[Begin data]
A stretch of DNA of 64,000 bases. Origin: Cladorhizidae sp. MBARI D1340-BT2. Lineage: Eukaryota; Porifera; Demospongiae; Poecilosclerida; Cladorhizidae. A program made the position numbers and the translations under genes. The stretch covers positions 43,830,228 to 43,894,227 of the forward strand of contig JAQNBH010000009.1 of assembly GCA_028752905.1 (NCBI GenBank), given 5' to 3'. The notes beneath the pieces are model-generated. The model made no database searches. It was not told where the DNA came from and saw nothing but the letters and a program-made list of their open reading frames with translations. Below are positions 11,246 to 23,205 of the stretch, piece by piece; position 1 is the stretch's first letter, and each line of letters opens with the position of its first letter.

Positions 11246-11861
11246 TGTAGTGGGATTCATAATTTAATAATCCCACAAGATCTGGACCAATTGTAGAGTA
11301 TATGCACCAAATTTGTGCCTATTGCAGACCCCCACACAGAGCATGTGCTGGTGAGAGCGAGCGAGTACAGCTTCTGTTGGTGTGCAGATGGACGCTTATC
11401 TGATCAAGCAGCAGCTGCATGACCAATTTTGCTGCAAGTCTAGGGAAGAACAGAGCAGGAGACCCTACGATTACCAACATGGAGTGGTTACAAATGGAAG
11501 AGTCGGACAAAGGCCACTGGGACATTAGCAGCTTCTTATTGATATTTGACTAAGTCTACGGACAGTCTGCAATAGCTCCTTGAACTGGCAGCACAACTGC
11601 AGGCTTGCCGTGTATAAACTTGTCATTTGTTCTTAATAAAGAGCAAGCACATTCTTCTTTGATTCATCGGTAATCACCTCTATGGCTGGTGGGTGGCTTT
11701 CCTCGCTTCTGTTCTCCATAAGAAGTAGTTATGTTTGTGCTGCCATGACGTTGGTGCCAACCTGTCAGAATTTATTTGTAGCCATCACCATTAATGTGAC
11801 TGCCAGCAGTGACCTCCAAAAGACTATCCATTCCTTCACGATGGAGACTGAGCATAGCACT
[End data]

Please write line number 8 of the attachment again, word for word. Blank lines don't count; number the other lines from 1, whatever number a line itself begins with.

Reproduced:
11701 CCTCGCTTCTGTTCTCCATAAGAAGTAGTTATGTTTGTGCTGCCATGACGTTGGTGCCAACCTGTCAGAATTTATTTGTAGCCATCACCATTAATGTGAC